Development workflows?

New to playcanvas, I’m currently evaluating it as a possible platform for my team and wasn’t sure if I should post this here or elsewhere.

Currently there doesn’t seem to be a lot of visibility or info on how traditional game development workflows map to Playcanvas. By traditional I mean having a team of multiple artists/designers/programmers working on a single project with all project assets under source control (art, models, audio, code).

The only mention of using source control in any of the documentation all seems to be “legacy” which doesn’t fill me with much confidence.

  1. Is this legacy system currently supported?
  2. If currently supported:
    2a) How long will the feature be maintained and
    2b) Will there be a viable replacement when support for the feature is dropped?
  3. Are traditional team based workflows on the radar for playcanvas?

I couldn’t track down any kind of feature roadmap. Can anyone shed some light on any of these concerns?

1 & 3. Afraid not. It will still work but not actively developed. There is some work being done in this area (see Dave’s post on checkpoints).

The closest that you would get to a feature roadmap are the branches and pull request in GitHub for the engine.

@whydoidoit made an unofficial tool that effectively treats the editor as an editor for the scene and the code is edited ‘offline’ and pushed to the editor via the unofficial API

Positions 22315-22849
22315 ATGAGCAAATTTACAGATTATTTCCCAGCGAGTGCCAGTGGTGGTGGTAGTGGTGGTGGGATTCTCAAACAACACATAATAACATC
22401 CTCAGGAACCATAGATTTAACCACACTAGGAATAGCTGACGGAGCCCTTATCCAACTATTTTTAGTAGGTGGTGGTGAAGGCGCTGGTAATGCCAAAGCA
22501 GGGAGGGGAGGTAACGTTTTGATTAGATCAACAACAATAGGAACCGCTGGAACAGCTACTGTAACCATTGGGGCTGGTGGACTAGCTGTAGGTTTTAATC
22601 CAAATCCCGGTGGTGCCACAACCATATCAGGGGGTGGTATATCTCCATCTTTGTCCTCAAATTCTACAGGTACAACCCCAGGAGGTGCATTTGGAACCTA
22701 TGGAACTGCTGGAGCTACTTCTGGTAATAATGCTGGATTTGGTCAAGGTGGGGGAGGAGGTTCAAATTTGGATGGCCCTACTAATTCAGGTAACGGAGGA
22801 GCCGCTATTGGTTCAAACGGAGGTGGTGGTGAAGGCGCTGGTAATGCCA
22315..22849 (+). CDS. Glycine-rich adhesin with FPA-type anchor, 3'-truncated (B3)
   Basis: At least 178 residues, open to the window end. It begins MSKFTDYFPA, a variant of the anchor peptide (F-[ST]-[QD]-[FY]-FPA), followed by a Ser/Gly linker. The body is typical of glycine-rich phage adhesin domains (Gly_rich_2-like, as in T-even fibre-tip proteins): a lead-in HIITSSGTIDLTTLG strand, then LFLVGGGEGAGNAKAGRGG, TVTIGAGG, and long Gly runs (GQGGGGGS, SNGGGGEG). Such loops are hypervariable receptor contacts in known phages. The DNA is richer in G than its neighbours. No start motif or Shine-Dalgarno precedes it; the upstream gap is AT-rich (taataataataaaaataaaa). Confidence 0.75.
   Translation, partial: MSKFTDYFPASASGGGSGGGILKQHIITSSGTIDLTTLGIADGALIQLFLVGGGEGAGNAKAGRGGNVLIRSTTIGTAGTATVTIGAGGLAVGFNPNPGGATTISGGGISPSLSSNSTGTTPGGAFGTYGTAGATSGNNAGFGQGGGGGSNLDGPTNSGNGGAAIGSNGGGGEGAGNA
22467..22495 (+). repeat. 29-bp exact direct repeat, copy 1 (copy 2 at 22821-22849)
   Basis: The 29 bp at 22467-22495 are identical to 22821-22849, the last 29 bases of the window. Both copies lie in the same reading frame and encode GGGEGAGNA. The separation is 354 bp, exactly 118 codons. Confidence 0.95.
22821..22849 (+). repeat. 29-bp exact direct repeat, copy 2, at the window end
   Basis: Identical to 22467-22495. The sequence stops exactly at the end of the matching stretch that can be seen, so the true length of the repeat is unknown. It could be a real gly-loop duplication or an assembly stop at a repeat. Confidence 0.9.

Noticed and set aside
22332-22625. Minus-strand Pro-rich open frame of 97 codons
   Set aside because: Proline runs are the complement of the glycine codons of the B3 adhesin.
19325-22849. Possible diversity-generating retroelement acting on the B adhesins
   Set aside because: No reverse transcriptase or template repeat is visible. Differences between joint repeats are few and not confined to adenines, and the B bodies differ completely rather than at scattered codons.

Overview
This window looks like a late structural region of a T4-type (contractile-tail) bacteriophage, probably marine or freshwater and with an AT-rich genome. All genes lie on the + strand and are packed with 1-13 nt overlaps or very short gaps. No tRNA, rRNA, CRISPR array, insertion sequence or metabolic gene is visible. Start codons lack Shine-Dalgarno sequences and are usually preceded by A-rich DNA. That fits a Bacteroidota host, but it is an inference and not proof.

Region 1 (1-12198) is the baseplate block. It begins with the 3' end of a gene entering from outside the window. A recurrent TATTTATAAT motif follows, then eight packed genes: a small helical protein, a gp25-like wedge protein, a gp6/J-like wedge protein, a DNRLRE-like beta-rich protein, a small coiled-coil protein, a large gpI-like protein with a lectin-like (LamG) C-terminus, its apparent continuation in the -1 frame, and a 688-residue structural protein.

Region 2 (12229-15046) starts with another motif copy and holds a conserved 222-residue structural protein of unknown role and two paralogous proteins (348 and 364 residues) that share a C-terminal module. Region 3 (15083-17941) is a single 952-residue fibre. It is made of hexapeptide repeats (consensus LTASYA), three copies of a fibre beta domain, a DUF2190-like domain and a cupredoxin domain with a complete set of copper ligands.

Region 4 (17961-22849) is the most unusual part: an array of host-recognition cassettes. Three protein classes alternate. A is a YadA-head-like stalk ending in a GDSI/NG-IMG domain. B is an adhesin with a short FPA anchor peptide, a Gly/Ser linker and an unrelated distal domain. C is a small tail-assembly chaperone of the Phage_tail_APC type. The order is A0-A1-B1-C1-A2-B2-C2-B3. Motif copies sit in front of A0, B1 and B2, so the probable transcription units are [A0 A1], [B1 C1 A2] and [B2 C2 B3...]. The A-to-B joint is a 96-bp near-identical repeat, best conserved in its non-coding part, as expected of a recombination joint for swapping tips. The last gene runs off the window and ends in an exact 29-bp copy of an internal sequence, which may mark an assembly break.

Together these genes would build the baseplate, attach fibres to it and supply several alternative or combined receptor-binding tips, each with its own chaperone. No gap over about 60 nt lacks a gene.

Really? That’s a huge pity. The editor is a great selling point for productivity but I simply can’t deploy a large team without source control. There’s just far too much risk involved for large scale projects.

I’m aware of whyooidoIt’s post on using the legacy system, but because it’s unsupported and mostly the work of someone who isn’t under any paid obligation to support it, again, risk factor is just too high to commit large scale projects.

Such a shame, wouldn’t bat an eye at 100/mo or more per-seat if it actually supported industry standard workflows as most large scale projects will have ample budget to cover those kind of overheads. Alas, no source control makes it a no go for anything at scale.

Yeah, it’s getting there as per Dave’s post here with checkpoints: Testing Sprites and Checkpoints

Hopefully, the full workflow won’t be too far off now.